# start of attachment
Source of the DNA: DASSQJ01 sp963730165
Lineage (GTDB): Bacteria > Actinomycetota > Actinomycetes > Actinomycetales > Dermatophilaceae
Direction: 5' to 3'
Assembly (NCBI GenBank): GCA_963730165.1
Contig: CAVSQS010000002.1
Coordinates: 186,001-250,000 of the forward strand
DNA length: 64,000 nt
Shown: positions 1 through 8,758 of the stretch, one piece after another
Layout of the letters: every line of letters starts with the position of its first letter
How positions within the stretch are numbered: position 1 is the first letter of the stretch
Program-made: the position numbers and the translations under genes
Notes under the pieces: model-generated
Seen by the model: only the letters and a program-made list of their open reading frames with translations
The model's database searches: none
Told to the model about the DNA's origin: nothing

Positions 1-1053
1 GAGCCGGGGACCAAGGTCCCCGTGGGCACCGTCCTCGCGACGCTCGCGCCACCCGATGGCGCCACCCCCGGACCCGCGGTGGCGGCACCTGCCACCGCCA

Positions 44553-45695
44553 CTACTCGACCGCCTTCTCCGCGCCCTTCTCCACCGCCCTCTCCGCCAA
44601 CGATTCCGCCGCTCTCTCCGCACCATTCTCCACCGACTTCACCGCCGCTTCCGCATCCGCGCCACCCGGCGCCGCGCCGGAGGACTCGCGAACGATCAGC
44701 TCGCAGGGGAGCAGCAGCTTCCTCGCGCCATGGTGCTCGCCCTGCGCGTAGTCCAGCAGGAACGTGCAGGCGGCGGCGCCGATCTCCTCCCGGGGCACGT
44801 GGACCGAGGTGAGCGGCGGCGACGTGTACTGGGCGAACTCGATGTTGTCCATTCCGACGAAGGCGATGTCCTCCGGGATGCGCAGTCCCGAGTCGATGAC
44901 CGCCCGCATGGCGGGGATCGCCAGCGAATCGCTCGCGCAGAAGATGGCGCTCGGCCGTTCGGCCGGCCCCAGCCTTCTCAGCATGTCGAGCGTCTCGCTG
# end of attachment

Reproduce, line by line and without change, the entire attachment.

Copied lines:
Source of the DNA: DASSQJ01 sp963730165
Lineage (GTDB): Bacteria > Actinomycetota > Actinomycetes > Actinomycetales > Dermatophilaceae
Direction: 5' to 3'
Assembly (NCBI GenBank): GCA_963730165.1
Contig: CAVSQS010000002.1
Coordinates: 186,001-250,000 of the forward strand
DNA length: 64,000 nt
Shown: positions 1 through 8,758 of the stretch, one piece after another
Layout of the letters: every line of letters starts with the position of its first letter
How positions within the stretch are numbered: position 1 is the first letter of the stretch
Program-made: the position numbers and the translations under genes
Notes under the pieces: model-generated
Seen by the model: only the letters and a program-made list of their open reading frames with translations
The model's database searches: none
Told to the model about the DNA's origin: nothing

Positions 1-1053
1 GAGCCGGGGACCAAGGTCCCCGTGGGCACCGTCCTCGCGACGCTCGCGCCACCCGATGGCGCCACCCCCGGACCCGCGGTGGCGGCACCTGCCACCGCCA

Positions 44553-45695
44553 CTACTCGACCGCCTTCTCCGCGCCCTTCTCCACCGCCCTCTCCGCCAA
44601 CGATTCCGCCGCTCTCTCCGCACCATTCTCCACCGACTTCACCGCCGCTTCCGCATCCGCGCCACCCGGCGCCGCGCCGGAGGACTCGCGAACGATCAGC
44701 TCGCAGGGGAGCAGCAGCTTCCTCGCGCCATGGTGCTCGCCCTGCGCGTAGTCCAGCAGGAACGTGCAGGCGGCGGCGCCGATCTCCTCCCGGGGCACGT
44801 GGACCGAGGTGAGCGGCGGCGACGTGTACTGGGCGAACTCGATGTTGTCCATTCCGACGAAGGCGATGTCCTCCGGGATGCGCAGTCCCGAGTCGATGAC
44901 CGCCCGCATGGCGGGGATCGCCAGCGAATCGCTCGCGCAGAAGATGGCGCTCGGCCGTTCGGCCGGCCCCAGCCTTCTCAGCATGTCGAGCGTCTCGCTG